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The Coram ercial, Uniou Ci'-j, Tenn.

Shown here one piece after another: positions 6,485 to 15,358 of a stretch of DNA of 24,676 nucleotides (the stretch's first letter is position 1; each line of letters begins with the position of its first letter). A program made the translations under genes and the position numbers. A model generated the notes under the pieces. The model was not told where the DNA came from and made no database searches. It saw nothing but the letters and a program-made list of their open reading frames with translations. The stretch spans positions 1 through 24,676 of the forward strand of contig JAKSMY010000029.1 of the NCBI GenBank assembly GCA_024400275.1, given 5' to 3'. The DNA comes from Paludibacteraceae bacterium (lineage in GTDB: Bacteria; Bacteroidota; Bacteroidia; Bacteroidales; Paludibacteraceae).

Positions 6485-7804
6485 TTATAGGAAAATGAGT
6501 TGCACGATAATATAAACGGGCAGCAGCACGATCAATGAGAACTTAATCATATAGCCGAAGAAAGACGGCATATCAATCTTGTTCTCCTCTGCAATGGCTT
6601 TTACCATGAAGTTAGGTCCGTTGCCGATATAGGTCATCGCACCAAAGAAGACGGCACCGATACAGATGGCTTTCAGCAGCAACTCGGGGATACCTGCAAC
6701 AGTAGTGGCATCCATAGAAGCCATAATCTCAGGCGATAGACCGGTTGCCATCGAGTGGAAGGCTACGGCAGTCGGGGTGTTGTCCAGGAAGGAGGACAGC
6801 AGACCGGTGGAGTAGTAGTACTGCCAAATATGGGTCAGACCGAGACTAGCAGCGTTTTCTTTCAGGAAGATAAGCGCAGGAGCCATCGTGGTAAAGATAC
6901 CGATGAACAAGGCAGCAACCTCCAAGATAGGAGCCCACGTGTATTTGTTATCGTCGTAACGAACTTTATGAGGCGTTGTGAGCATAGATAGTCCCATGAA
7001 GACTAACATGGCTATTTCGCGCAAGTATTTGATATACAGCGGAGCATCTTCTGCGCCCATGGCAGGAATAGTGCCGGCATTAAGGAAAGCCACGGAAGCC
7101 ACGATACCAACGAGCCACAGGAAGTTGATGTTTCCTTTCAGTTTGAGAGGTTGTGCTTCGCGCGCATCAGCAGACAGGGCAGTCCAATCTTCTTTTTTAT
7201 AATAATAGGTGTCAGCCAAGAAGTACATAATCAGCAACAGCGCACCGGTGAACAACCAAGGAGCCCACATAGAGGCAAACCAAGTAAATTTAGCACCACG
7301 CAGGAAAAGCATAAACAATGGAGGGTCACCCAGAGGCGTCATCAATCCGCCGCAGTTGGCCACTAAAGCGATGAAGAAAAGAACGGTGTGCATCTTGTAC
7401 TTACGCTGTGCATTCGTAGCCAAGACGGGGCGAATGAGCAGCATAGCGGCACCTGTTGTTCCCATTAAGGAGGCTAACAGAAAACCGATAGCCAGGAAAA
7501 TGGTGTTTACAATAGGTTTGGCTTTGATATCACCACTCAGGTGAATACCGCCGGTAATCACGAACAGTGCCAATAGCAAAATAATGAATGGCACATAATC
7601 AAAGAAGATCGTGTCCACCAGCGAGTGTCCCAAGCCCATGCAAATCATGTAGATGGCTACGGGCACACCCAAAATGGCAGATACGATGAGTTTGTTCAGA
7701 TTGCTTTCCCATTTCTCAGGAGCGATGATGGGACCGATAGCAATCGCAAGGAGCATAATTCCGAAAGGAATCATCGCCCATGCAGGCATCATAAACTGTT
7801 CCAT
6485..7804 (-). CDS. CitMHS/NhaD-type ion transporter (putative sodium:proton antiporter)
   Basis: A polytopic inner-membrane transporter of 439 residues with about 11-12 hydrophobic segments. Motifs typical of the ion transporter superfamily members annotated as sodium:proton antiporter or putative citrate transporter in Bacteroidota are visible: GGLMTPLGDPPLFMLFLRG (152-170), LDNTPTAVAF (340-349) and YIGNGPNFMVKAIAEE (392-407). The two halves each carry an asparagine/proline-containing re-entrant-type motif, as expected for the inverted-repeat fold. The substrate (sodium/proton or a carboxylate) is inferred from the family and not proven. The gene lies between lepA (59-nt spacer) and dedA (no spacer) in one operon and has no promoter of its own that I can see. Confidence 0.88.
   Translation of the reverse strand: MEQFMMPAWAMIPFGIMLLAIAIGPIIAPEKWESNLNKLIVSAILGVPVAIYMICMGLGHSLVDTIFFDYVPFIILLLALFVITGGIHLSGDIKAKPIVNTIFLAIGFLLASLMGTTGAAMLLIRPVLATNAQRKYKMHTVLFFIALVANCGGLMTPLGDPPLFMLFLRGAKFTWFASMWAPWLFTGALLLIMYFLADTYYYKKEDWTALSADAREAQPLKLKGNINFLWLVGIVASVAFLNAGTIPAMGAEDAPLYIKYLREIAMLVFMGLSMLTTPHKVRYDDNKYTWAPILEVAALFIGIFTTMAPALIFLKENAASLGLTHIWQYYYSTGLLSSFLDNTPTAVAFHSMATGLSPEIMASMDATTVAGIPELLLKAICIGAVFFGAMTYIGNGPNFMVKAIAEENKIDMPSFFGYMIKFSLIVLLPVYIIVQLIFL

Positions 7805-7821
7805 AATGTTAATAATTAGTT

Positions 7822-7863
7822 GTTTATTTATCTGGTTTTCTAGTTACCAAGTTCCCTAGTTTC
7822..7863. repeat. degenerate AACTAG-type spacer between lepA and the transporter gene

FRIDAY, AUGUST 26, 1921. ATTACHMENT NOTICE. Jcnes & Campbell, Complainants vs. A. L. Thompson, Defendant. Be fore J. W. McCorkle, Justice of the Peace of Obion County, Tennessee. TO A. L. THOMPSON: Wherea3 A. B. Campbell, a mem ber of the firm of Jones & Campbell, made affidavit on Aug. 19, 1921, before me, the undersigned Justice of the Peace that the said A. L. Thompson-was Justly indebted to the firm of Jones & Campbell by a certain promissory note for three hundred and ninety-six and 52-100 dollars; and that the said A. L. Thompson had absconded or was about to remove or is removing himself out of the coun . ty privately or that he was about to remove himself or property from the State and has given bond, as required by law1 in attachment cases; and whereas I, the said Justice of the Peace, on that day issued an original attachment against the estate of the said A. L. Thompson and said at tachment has been levied on certain property of the defendant. Now therefore the said A. L. Thompson is hereby notified 1 to ap pear before me on Saturday, Septem ber 24, 1921, at 1 o'clock, p.m., then and there to answer and defend said attachment suit or the same will be proceeded with ex parte. This. August 23, 1921. . J. W. McCORKLE, Justice of Peace. TO AUSTIN SPRINGER. Pearl Springer vs. Austin Springer. In the Chancery Court cf Obion County, Tenn. In the above styled cause it ap pearing from the bill of complaint filed hereby, which is sworn to, that the defendant, Austin Springer, is a non-resident of the State of Tennes see, so that ordinary process of law cannot be Berved upon him. It is therefore hereby ordered that the said defendant appear before the Clerk and Master of the Chancery Court of Obion County, Tenn., on or before the First Monday of Septem ber, 1921, that being a regular, rule day of said Court, and make defense to said bill, or the same will be taken for confessed by him, and said cause set for hearing ex-parte. It is fur ther ordered that publication of this notice be made for four consecutive weeks in The Commercial, a weekly newspaper published in Obion Coun ty, Tenn. ' 19-4t This August 4, 1921. GEO. A. GIBBS, C. & M. W. M. Miles, Sol. for Complt. TO GEO. S. ALLEN. I Farmers Exchange Bank vs. Geo. S. Allen. It appearing from the bill in this aso "which is sworn to that Geo. S. Allen is indebted to the complainant, The Farmers Exchange Bank, and that he is a non-resident of the State of Tennessee, and an attachment having been issued and levied on all the right, title and interest of said Geo. S. Allen in one Oldsmobile auto mobile; it is ordered that publica tion be made for four consecutive weeks in the Union City Commercial, requiring said defendant to appear before the Clerk and Master of the Chancery Court of Obion County, Tennessee, on the first Monday of September, next, that being a regu lar rule day of said Court, and make his defense to the bill filed against him in this cause, otherwise said bill will be taken for confessed and the aaid cause proceeded with ex-parte as to him. 19-4t This August 1, 1921. GEO. A. GIBBS, Clerk and Master. W. M. Miles, Sol. for Complt. w NOTICE TO CREDITORS. To tho creditors of the estate of Jake Crllwell, deceased:- -Ycu are hereby notified that on the 21st day of June, 1921,-1 the im "deraigned Mrs. Lillian Caldwell, was luly appointed and qualified as the administratrix of said estate, and you arid each of ycu arc hereby noti fled and require! to file your claims against so id estate with the Clerk of the County Court of Obion Co-.'Xty, Tennessee!" on or before the 5th day of August," 1922, duly verified and proven s require i by law. 20-4t Thii August 1, 1921. MRS. LILLIAN CALDWELL, ... "Administratrix of the Estate cf Jake D. Caldwell, deceased. NON-RESIDENT NOTICE. Maggie Williams vs. Wiiiiim Wil liams. Pet. Divorce. In the Cir cuit Court of Obicn County, Tenn. mr TI7TT IT1U "IXTTT T T A AT3 . A bill for divorco has been sworn to anJ filed in this court, which bill a vers , that you are a non-resident of tho State of Tenn., and a resident of the State of Kentucky, so that the ordinary pvocesa of law can not be ecrved upon you. This is, therefore, to notify you the said "Williams, de fendant in above styled cause, to ap- rvir- Vir.foro tlin Pltvnilt fViiirt hf Ohi- on County, Tenc, .cn or 'before the I first "Monday in Sept. 1921, and make nn'sms trt cn M hill fllpil lr!1 list TOll or tho same will be taken for con fessed rnd proceeded with ex-parte A3 to ycu. , 19-4t This Aug. 2, 1921. ' J. NRUDDLE. Clerk. Geo. R. Kenney, Sol. frr Complt. - BANKRUPT SALE, jroad at Jordan, Fulton County, Ken In tu -District Court cf the United tuc.k nortn of tne M- & - Railroad frit ioi Slates fcr the Western District of j 0ag pair of wagon scales and ware Tennessee: house on the right of way of the M. In t-.e matter of Dahnko-Wi-lkcr ' & Railroad at Oakton Ky. .. j One warehouse located on the Pursuant to en crier duly mad3 by j P. V. Maddo'x, Referee in Bankrupt-; cy, in-the above styled cause, I, as; Trustee in bankruptcy, will sell at public auction, on the premises of i the Dahnke-Walker Milling Com-! pany, in Union City, Tennessee, at 1:30 o'clock p.m., on Monday the 12th day of September, 1921, the following described real estate, with all build ings and improvements thereon, and all fixtures, attachments, belts, pul- leys, equipments, machines, etc., con- furnace, blower, "engine room equip-. compensated the, occupant for the im taitied in said buildings, the samelments, three Barnett and Lee Sifters, ! provemcnts he may have made, then constituting what is known as the Dahnke-Walkcr Milling Co. in Union City, Tennos3ee.- Lot No. 1. Lying and being in the 13th District of Obion County, Ten nessee, and bounded and described ns follows, to-wit: Being in Campbell's Addition to Union City and in Block No. 2 thereof, beginning on the ndrth side r.f Mpin ntreet find on the wrct side of Depot street whera the two:the main ri!i11 'milding is located streets intersect with each other, at Another elevator building, being four a stake, thence running north with , stories, iron-clad, with engine and the west side cf Depot street 192 cleaning machine, shr.fting, pulleys,' feet to a stake; thence West 75 feetjb;tin2 and general equipment cf an to an alley; thence South 192 feet ; elevator building, to the north line of Main street, I 0n lots Nos- 5 and 6 hereinabove thence East with Main street to the ! described there is located five small beginning. j negro tenant houses. t x' o t :.i n t..1 0:1 let No. 2 herein described there and District, and in CampbeU'3 Ad dition as aforesaid, beginning 4n tho east lino of First street in the south west corner of a lot owned by Mrs, A. D. Campbell, later owned by Tom Reynolds, runs thence East 75 feet to an alley; thence South 75 feet to an alley; thence West 75 feet to First street; thence North to the be ginning. Lot No. 3. In the same State, County and District, and in Camp beU'3 Addition as aforesaid, being lot No. 4 and Block No. 2 of said Ad dition, fronting 25 feet on Main street near wncre Main siTeei inter - sects First street, running back norta from Main street 100 feet to an alley. cam iui wtia ou inu aui uaj ui jjb- cember, 189G, deeded- by A. Worts and wife to A. S?mone3 and W. J. Mattes Jointly, and ,,s ',fwill be sold for one-third cash and record in Book C-4 page i 117, in thetho balance ln two equal payments office of the Register of Obion Coun-of twelve and elehtcen months, with ty, to which reference is made; rnd ja ,ien retaincd( end good p0lsonai se was conveyed by the said Mathes to;curity for the deferred p,yments: A. Semones, and which deed is of. Said prcperty will then be sold for record in Book 4-0, page 325, to j cagh and the Bae reaiizIng tne great which refedenee is hereby made er Rnm wll, bo adopted. The pur Lot No. 4. -In the same State, j chager be glven the privUefJ0 of County and District as aforesaid, and j , eitner or DOtn of Baid noteg within the corporate limits of Union j in cash lf ne s0 de3irea The proper. City, and bounded on the North by.t known aa Mln A together wlth Grove street; on the East by the M. ,ot or lots and all improvements &0. Railroad; on the West by Depot, thereon and nxturea thereto be- otreta,nf "i1 1 ?U yv. Z , ; longing will be sold as a whole and & O Railroad property on which lot;M one plece of property. Pnd tno stands a mill and machinery, eleva-; property known a3 Mlu B together tor, scales, mill buildings mill ma- vfth tho ,ot or lotMnd all lmproVe chinery. and the connections there-! t thereon and all flxtures be with and machinery of every kind. , t ln theret0 wlH be Bold aa and also one set of Railroad Scale, wholo d ft8 0 jece the same being on the M & O Rail- f t and wnat lo known road right of way including in the,aJ & yc, warehouse and the lot above all pulleys, belts, boilers, en- or , t therewith connected will be gines. s Lot No. 5. Located in the same State, County and District, and mu-j nicipality aforesaid, beginning at a stake 50 feet from the center of the Mobile & Ohio Railroad Company. road bed, it being on the southwest , corner of Bell street (now College. street), runs thence East with South Bell street line 54 feet to a stake; thence South 176 feet; thence West 54 feet; thence North 176 feet to the beginning, and being in Block No. 22, on which lot there is a building, a one-story brick, the same being used as a warehouse. Lot. No. 6. Being in the same State, County, District and munlci- j pality aforesaid, beginning at a stake in we duuui mm di .um ,r feet .East o the t f . ?L8i'?wS CJ-JiJi, Willi DaiVl CCl X V U . feet and 5 inches; thence South with nn uiicy ii d iut, Liiuiivu wui oo i feet and 5 inches; thence North 176 feet to the beginning. Lot. No. 7, 'Being in the same County, State, District and munici pality aforesaid, beginning at a stake in the -Dahnke-Welker Milling Co. south boundary line (formerly the C. P. Cloys prcperty which is described above as lots Non. 5 and 6) 50 feet east of the main track of the M. & O. Railrofld, running thence South par allel with said main track to the L north line of Grove street; thence East with said line of Grove street to an alley; thence North with the west.t0 be operated on. Luckily 1 heard of in oi u. uy w "Y"'-:: IJ lilt) wuya BimiueaBi wiuw betns tracts No. 5 and 6 above de- scribed; thence West with the south boundary Jine of said C. P. Cloys tract (being tracts N03. 5 and 6 above described) to the beginning, on which lot No. 7 there is located a negro cabin. Lot. .No. 8. Being in the same County, State, Di3tri3t and munici pality aforesaid, and in Campbell's Addition to Union City, being Lot No. 2 in Block 21, fronting 44 feet on Depot street and runs back East 115 feet, and being the same lot con veyed to Mrs. Malinda Fisher by Alex W. Campbell and wife, Aug. 1, 1885, being registered in tho Regn ter's office cf Obion County, Tenr.es- soe, to which reference is here made, there. being located on said lot a ne gro cabin. . In the same State, County, District and munlcipalitv aforesaid, one I warehouse located on the property of the M. & O. Railroad Company's right of vay, bounded on the South by Main street; on the East by M & O. Railrcad property, on the North by the M. & .O. prcperty, and on the West by Depot street. One warehouso and wagon scales located on the right of way of the M. & O. Railroad at Crockett, Obion County, Tennessee. One pair of wagon scales at Rives, Tennessee, on the M. & O. Railroad i right of way, near the Bank of Rives, j One pair cf scales and warehouse j on right of way cf the M. & O. Pr-.il- right of way of the N., C. It St. L., Railroad at Dodds Switch, Fulton County, Ky. One warehouse on right of way of N., C. & St. L. Railroad in West Hickman, Fulton County, Ky., near the junction or curve switch of C, M. & G. Railroad and N C. & St. L. Railrcad connections. On lot No. 1 herein described is located a four-story brick mill in wr Y r rhaM a rr J 11 1 n cr mnAhittArir i.s u.w., price than the occupant, having first consisting cf eneincs. boilers, niimn.;' ' 6 two reels, three cutler drivers, 12 stands mill rolls, shafting, belting, four packers, trucks, etc.- There is also cn this lot a one-story iron-clad building used for storage and shell ing of corn in which is located two corn sneners one snucK Daicr one hackler and a lot of shafting and pul- I leys attached to said building. On ! this same lot No. 1 and lust north of! j is a building known a3 the "Moon shine House," which is use, for stor- '-: ing of waste from the mill I will also sell al! tho right an.. in terest of the said Bankrupt in any nd all copyrights or patent rights in any trade marks owned and used by said Mill Co. in carrying on their business in Union City, Tennessee. I will also sell all personal proper ty of every description belonging to said Dahnke-Walker Milling Co. con sisting of unattached machinery or parts of machines, commercial trucks, scoop3, floor trucks, sacks for niAfll flnnr ttr. Hpfikn flllnc ragea ; typewriters, adding machines and , other of flce nxtures, and many other artlcle9 that cannot now be mention- i p(j TERMS OF SALE. sold as a whole and as one piece of property, and all of the property above mentioned, with all interest in trade marks will be sold as a whole, end the sale will be' adopted tor which the greater price is realized. T. n ..I. f ( 1 1 A . ... D .i,t ty, Tader Mark used upon the products of each mill will be sold with same. The Bcales and warehouses above mentioned as being on railroad right of way in Obion County and Western Kentucky will bo sold for one-half cash and the remainder in ninety day3, with lien and interest-bearing note with approved security; and same will then be sold for cash, and the sale realizing the greater price , fc adopted Any peraon desiring to inspect said property or desiring will be accommodated iinn upon BPPvv r STANFIELD, Trustee in Bankruptcy. 6, 1921. This Aug. Waited Till the Cows Came Home. "I am indeed glad to write you this letter. I was a terrible sufferer from gases in the stomach and colic attacks. The specialist our family doctor sent me to in Philadelphia, gave mo no relief, although I took j his medicine till the cows came home. He finally said I would have Mayr's - Wonderful Remedy then, ! - ana aunougn u is now inree years since I took a course of it, I have never had a symptom of my old trouble since." It is a simple harm less preparation that removes the catarrhal mucus from the intestinal tract and allays the inflam mation which causes practically all stomach, liver and intestinal ail ments, .including appendicitis. One dose will convince or money re funded. Sold by Oliver's Red Cross Drug Store and druggists everywhere. Citflrrhfil Deafness Cannot Be Cured by local applications as they cannot reach the diseased portion of the ear. There Is only one way to cure Catarrhal Deafness, and that is by a constitutional remedy. HALL'S CATARRH MEDICINE acts through the Blood on the Mucous Surfaces of the System. Catarrhal Deafness la caused by an Inflamed condition of the mucous lining" of tiie Eustachian Tube, ways remunerative to all who engage ! When this tube U Imlained you have a , ' . . . I rumt!!? sour-; r lmiprfect hearinsr, and ! in it while sport3 are only remunera-1 7n&x"i 10 the few o win the prizes &?cond?tion,Vo 4 1 Pe""on n j forever. Many cmm ot Dearnes are va'Jorii j i.Aiai i l, i . ij c i iu.i.iiii4 condition or tne M-jrcv surfaces, Cf.'S KUNDRBC T.JI-T-AR3 fcr any easa of catarrh; Eeanets that cannot be cured by HALL'S c.vtaRRH "ElS.1. -Bo. Circular, fr. F. J. Cheney & Co., Tole Ja, Oiiio- j - THE PROPERTY RIGHTS. Written Especially for The Commer cial by Lowe Shearon, 225 East 18th Street, New York. New York, Aug. 22. In your is sue of Aug. 12 Mr. George Lloyd, sec retary of the Single Tax Party, 201 West 13t'a street. New York, says all men have an equal right to use land. Thi3 is true, but the extent of that right -depends altogeher on the amount of diligence used by the oc cupant of land in producing things from that land. If some one else will use that land to produce the necessi ties of life so as to sell them at a less the occupant should yield to his more worthy competitor. This, of course, is considering the matter as an abstract problem in an endeavor ! to set at true property rights as de flned hl Hadleys Economics where .... he S3T3: True PPerty right is something quite distinct from the fact of possession or from the claims j which much possession gives the oc- cupant." Property in a legal sense, however, means those thing3 designated by law as property. Thus the right to occupy land is made a legal right, but a3 such it Is only a true proper ty right insofar as the occupant agrees to use that land for the best advantage of all. If we follow out the idea of fair competition we find that there could be no such thing as an unearned increment in anything, and since property injand is based wholly on the unearned increment it follows that land cannot properly be called property, no matter wheth er that be private or common proper ty. To say that land, per se, is prop erty is an economic fallacy. True property is wealth created by human effort. Therefore land is not true property. The right to occupy land is only a relative property right de pendent on the degree of diligence used in making that land yield to the best advantage of all.' If we were to incorporate this prin ciple of relativity in the right to use land that right would become a true property right. Then if we adopt the single tax as a method for raising such revenue as may be necessary to meet absolutely necessary govern ment expenses, both local and state as well as federal expenses, have free trade, but require fair competition in importing by requiring the naming of import prices a year in advance, we would have, a just economic system and a fair distribution of wealth. Thi3 is the very soundest argument that can possibly be made for the single tax, and is a much sounder ar gument than the single taxers them selves make. To urgo the single tax on the ground that land should be made common property is a fallacy because land cannot be made true property, either common or private, if we argue from now to doomsday. If we carefully follow out the idea of fair and intelligent competition which requires that employers state in advance a rate of compensation with which they will content them selves, which would make it neces sary for them to name prices in ad vance of a season instead of jumping them up and down as at present, we will find that there is no loophole whatever left for such a thing as an unearned increment in anything. Even in case of a wheat crop failure there would be no increase in the price of wheat on hand because it would all have been arranged in ad vance. That on hand would have to be prorated among the consumers at the price agreed upon and the con sumer could not resell until he had first obtained a license to sell and this license to sell must be obtained in advance Of any season so as to re- quire that the seller act in fair and open competition with others instead of holding over the consumer the ' s1iit rt t tmmnillatd n nn1 n a Via Aaa at . t. i viuu va. luiiucuiato ugcu no . i vj u i present. Thus we see that the de plorable condition in industry lies in the fact that our economists have spent more time in trying to recon cile errors of the past with correct practice rather than in trying to ar range fair competition which, on .the face of it, makes intelligent foresight necessary. How many horse races or athletic competitions or even outright gam bling games would there be Jf the rules for such contests were not made in advance? If we had as fair com petition in industry as we have ln sports and games of chance industry would become even more attractive than sports becaluse industry is al- iituut.iiy lueio wuuiu uo wunu ""'""Times, prizes fcr everybody. The whole trouble with industry ; , ... . . . . Jn this and every other country on ! thc Slcbe tha we nave not con fined legal property rights to true j HOOL BOOK i 11 i; aiiu luii line ui -DurrLiw AT Cobb's Corner The State School McHtJGH BATTERY CO. Harpole-VValker Furniture Company FUNERAL DIRECTORS WHITESELL HARPOLE ; J. L. RANSON, JR. 354 AND 216-3 RINGS 432 AND 32 OFFICE PHONE 99 . UNION CITY. TENN. ' property rights. When this is done all things will be lovely and the goose will hang high. If we will all put on our thinking caps and pull them far enough down over our heads and let them stay there long enough be fore we think we have hatched out a correct idea we will all come to the same conclusion, for fair competition carried to its logical conclusion re sults every time in co-operation getting that which belongs to you and seeing that others get what be longs to them so that they will help ypu in geting your own rights. As Spinoza teaches, self-interest is the basis of all that is best in man, or as Shakespeare says, "To thine own self be true, etc." v Christian Endeavor Clippings. There havo been few periods in the history of our country when so fruit ful a field awaited action by the Christian Endeavorers as is the case to-day. Their Sixth World Congress in in session. Wherever they may glance they will find a dire need for spiritual awakening, for moral bet terment. It is not tho voice of the few ravens among us that calls for a change. Sensible men everywhere are alive to the downward trend. The great religious and moral revival that was to follow the war did not materialize. The churches have ad mitted their inability to cope with the dangers that surround the grown, the growing, the third generation. Insead of treading the straight re ligious path, people have veered Into by-ways only fitfully lighted by silly superstitions and sillier fads. To be true to their ideals, the En deavorers must not mis3 this rare op portunity. Of course they mupt be careful not to ask too much; they must proceed cautiously against the common enemy agnosticism that parades in various guises, but that always spells indifference to moral principles. They must guard against fads of their own; they must not per- l mit themselves to condemn in a gen eral, theoretical way, when they can do good in a particular, prctical way. i The great world church movement fell to pieces because of its unhealthy financial background. There is no reason for the sort of schism that ruined these plans among the En deavorers. Their cause is not new, it is not over pretentious. If they will make their appeal to thosu who have perceived the peril that lurks all around us, they will find recruits in the most unexpected quarters. Be- tnro lnntr thpvmav hi nhl to lav Iore Iong lnev may De aDle 10 lay cialm t0 having consolidated the fine forces for good that are aching for real leadersip.-Frcm the Brooklyn "How's your cold, Donald?" "Verra obstinate." "And how's your wife?" "Aboot the same." '.c c?i rnni inc rug Store Book Deposit. THAT'S THE TEST of strength and endurance in a stora age battery, where the connections are, and after we have repaired a battery we test it in every way to prove its serviceable qualities. Let us repair, adjust and test your bat tery before replacing it your car. You will then get far better service from it. Mrs. Bettie Kirk. The entire community was cast into sorrow when the news was re ceived that Mrs. Bettie Kirk was dead. She had been in bad health, most all the year but it was not thought to be serious until about ten days before her death, when she was advised by physicians that aa operation was necessary, which was performed, but that could not stay the hand of death and her dear life returned to the God who gave it. Bettie Belcher Kirk was born July 24, 1887, died July 26, 1921, aged 34 years and two days; was mar ried to Charley Kirk Feb. 12, 1908. She professed faith in Christ and joined the Christian Church 13 years ago. She leaves a husband, one lit tle girl five years of age, a mother and two sisters. She was loved by every, one that knew her, had lived a true christian life, and her last words were that she was ready and willing to go. She said death was so sweet and only like a dream. Her last request was for the song, Death Is Only a Dream" to- be sung at her funeral. The only comfort the writer' cai give the sorrowing family is to grieve no: ae those who have no hope, for we know she 1b asleep in asleep ln Jeesus. We can't understand why she was taken away from her hus band end dear little girl, but Ood knows best, and we have to submit to his will. I can only say jto the loved ones to try to live as she has lived, always with a kind word and sweet smile for every one, and be prepared to meet her in the other world where there will be no part ings and sad goodbyes. Funeral services, were conducted by Revs. B. A. Walker and her re mains were laid to rest ln Sanders Chapel cemetery beneath a bank of beautiful flowers to await the resur rection of the dead. A COUSIN. ST. LOUIS LIVE STOCK MARKET. Beef steers $4-50 to $10.50; corn-' fed butcher cattle (8.00 to $10.25; grass butcher cattle $4.00 to $8.00; beef cows $4.00 to $6.50; cutters $3 to $4; canners $2 to $2.50; beef bulls, $4.50 to 5.25: sausage bulls $3 t6 $4; feeders $6to $7; stockers $4 to $5.50; stock cows $3 to $3.75; stock hcifer3 $4 to $5.50. Taking the day as a whole the 185. to 210 lb. hogs sold at $9.40 to $9.60; 160 to 180 lb. $9.60 to $9.75; 100 to 130 lb. $8.25 to $9.25; 100 lb. down ?7 to $8.25. Rough packers $6.75 to $7. Bulk of the good to choice Iambs $8.75 tc $9.25; medium lambs $7.50 to $8.25; practically all culls so! 1 around $4.50. Fat sheep generr:y brought $4.00; choppers and b- i $2.44 and canners 60c Tfc vn NATIONAL LIVE o"""!Y T "U- National Stchi 111.